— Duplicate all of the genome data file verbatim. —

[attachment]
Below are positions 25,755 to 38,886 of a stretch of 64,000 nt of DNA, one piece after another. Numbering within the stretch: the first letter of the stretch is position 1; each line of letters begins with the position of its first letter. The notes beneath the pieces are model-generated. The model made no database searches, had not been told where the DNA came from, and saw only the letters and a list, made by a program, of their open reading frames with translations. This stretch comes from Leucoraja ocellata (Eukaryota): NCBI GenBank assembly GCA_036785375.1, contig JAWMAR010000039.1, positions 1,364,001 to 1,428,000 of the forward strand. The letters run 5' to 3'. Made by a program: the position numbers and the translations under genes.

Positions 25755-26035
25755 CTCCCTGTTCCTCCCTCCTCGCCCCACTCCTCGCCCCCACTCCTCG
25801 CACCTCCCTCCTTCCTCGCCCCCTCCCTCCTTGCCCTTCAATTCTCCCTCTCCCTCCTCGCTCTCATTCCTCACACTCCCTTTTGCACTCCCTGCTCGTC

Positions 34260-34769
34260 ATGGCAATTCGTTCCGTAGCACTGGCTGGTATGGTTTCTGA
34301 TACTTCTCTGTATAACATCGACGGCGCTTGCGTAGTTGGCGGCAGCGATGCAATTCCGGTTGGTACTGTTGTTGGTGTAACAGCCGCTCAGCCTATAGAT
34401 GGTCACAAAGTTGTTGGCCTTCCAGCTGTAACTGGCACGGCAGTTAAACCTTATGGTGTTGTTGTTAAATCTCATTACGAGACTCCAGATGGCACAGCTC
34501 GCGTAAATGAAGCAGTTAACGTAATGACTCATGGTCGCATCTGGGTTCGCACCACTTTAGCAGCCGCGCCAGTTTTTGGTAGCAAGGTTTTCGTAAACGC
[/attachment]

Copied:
Below are positions 25,755 to 38,886 of a stretch of 64,000 nt of DNA, one piece after another. Numbering within the stretch: the first letter of the stretch is position 1; each line of letters begins with the position of its first letter. The notes beneath the pieces are model-generated. The model made no database searches, had not been told where the DNA came from, and saw only the letters and a list, made by a program, of their open reading frames with translations. This stretch comes from Leucoraja ocellata (Eukaryota): NCBI GenBank assembly GCA_036785375.1, contig JAWMAR010000039.1, positions 1,364,001 to 1,428,000 of the forward strand. The letters run 5' to 3'. Made by a program: the position numbers and the translations under genes.

Positions 25755-26035
25755 CTCCCTGTTCCTCCCTCCTCGCCCCACTCCTCGCCCCCACTCCTCG
25801 CACCTCCCTCCTTCCTCGCCCCCTCCCTCCTTGCCCTTCAATTCTCCCTCTCCCTCCTCGCTCTCATTCCTCACACTCCCTTTTGCACTCCCTGCTCGTC

Positions 34260-34769
34260 ATGGCAATTCGTTCCGTAGCACTGGCTGGTATGGTTTCTGA
34301 TACTTCTCTGTATAACATCGACGGCGCTTGCGTAGTTGGCGGCAGCGATGCAATTCCGGTTGGTACTGTTGTTGGTGTAACAGCCGCTCAGCCTATAGAT
34401 GGTCACAAAGTTGTTGGCCTTCCAGCTGTAACTGGCACGGCAGTTAAACCTTATGGTGTTGTTGTTAAATCTCATTACGAGACTCCAGATGGCACAGCTC
34501 GCGTAAATGAAGCAGTTAACGTAATGACTCATGGTCGCATCTGGGTTCGCACCACTTTAGCAGCCGCGCCAGTTTTTGGTAGCAAGGTTTTCGTAAACGC